Pharmac review: Government accepts majority of recommendations, drug-buying agency to focus on equality for Māori, Pacific communities

Pharmac will renew its focus on equality after the Government accepted the majority of recommendations made by an independent review panel. 

The Pharmac Review Panel found the drug buying agency has achieved "significant benefits" but recommended a focus on equality across communities moving forward. 

"The panel found Pharmac's model has delivered significant benefits, but to achieve its purpose these benefits need to be shared more equitably across our communities, especially for Māori and Pacific peoples," Health Minister Andrew Little said on Wednesday. 

"As a result of this Review, Pharmac will have a much greater focus on improving the health of Māori, Pacific peoples, disabled people and other groups who do not yet share equitably in the benefits Pharmac provides.

"This will mean stronger relationships with Māori to honour te tiriti o Waitangi, that Pharmac is more inclusive of people with health needs, and explains its work more openly for the public.

"The Pae Ora Bill will put into action many aspects of the recommendations made by the Review Panel to be more collaborative, engaging and equity-focused." 

The panel made 33 recommendations that focus on Pharmac's governance and accountability, its decision-making and the spread of its functions and responsibilities. It also recommended the agency take a closer look at two areas of public concern, cancer medicines and rare disorders.

The report said cancer drugs should be considered in the same way as other drugs with a focus on equitable access.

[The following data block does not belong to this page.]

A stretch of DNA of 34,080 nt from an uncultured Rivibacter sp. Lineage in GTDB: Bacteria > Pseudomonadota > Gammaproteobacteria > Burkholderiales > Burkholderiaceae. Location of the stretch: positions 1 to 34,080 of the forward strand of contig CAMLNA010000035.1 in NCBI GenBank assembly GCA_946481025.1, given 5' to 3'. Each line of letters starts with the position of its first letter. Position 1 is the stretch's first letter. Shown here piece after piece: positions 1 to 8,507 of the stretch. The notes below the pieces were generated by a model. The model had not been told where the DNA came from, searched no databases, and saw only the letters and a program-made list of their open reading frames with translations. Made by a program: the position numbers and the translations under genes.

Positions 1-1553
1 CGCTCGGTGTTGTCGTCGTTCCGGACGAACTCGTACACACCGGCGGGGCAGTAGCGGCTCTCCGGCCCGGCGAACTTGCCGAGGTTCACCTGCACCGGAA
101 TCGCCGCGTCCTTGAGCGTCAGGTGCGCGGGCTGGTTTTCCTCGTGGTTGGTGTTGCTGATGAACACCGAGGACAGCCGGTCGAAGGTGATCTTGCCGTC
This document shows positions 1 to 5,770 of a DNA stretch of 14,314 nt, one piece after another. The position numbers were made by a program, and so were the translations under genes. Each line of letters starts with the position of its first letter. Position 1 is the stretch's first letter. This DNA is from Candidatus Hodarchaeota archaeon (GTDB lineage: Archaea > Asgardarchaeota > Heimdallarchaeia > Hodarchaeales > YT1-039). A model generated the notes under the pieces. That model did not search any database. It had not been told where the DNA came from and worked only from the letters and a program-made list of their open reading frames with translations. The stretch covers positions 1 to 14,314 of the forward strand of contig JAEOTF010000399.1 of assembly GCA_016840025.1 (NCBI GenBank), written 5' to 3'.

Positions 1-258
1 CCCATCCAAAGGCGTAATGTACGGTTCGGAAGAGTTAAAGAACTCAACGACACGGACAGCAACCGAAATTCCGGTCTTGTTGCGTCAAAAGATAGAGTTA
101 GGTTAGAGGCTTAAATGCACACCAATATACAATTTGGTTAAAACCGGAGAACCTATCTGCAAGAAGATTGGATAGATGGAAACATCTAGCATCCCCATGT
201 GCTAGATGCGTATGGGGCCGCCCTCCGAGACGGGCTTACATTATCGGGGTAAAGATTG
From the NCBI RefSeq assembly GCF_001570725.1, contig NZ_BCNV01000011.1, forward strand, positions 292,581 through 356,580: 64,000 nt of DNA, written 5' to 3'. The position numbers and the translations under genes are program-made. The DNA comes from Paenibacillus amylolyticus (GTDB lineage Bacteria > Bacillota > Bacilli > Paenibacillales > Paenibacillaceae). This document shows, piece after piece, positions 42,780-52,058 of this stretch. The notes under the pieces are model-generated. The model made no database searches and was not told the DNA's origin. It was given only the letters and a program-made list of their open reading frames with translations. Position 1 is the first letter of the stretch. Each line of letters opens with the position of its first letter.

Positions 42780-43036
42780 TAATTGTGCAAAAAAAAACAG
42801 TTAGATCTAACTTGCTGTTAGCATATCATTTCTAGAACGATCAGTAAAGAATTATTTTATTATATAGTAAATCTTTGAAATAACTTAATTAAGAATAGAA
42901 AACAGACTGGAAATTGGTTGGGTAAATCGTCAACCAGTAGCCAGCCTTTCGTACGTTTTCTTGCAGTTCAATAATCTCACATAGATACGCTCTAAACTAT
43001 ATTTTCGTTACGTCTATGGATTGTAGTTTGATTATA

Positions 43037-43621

The Government also agreed with the report's findings that more can be done to improve the lives of people with rare disorders and to make it easier for people, practitioners and organisations to get information and support.

Little has instructed the ministry to lead the development of a strategy to provide better, more timely services and more equitable support and outcomes for people and whānau with rare disorders.

Little said Pharmac has accepted the panel's findings and is committed to making the necessary changes. He said work is already underway to meet the recommendations. 

"The Government agrees in principle with most of them [the recommendations]. There is a small number of recommendations where the Government takes a different view, for example where the health reforms will address the underlying issues now or in the future," Little said.

"The main change is that Pharmac will be required to engage more with health consumer voices and to more actively collaborate and co-ordinate with other parts of the health administration.

"For example, developing a vaccine strategy is not just a matter of good procurement but needs to take account of a broader range of objectives which the Ministry of Health must be integrally involved with."

The Panel calls for Pharmac to increase substantially its efforts to:

  • secure equitable outcomes for all New Zealanders, especially for Māori, Pacific peoples and disabled people
  • engage with and promote participation and share in decision-making for Māori and honour te tiriti o Waitangi
  • make its processes, decisions and information it holds more open and accessible to the public,consumer groups and people needing accessible information
  • include consumer advice and lived experience in many aspects of its work and decision-making including for people with rare disorders
  • collaborate much more strongly with other health agencies to achieve more equitable health outcomes, and
  • explain the highly technical work it does and the impacts it has on people's health, and to do this with equity of health outcomes clearly visible.

In its recent Budget, the Government gave Phamrac a $191 million boost bringing its total budget to $1.2 million.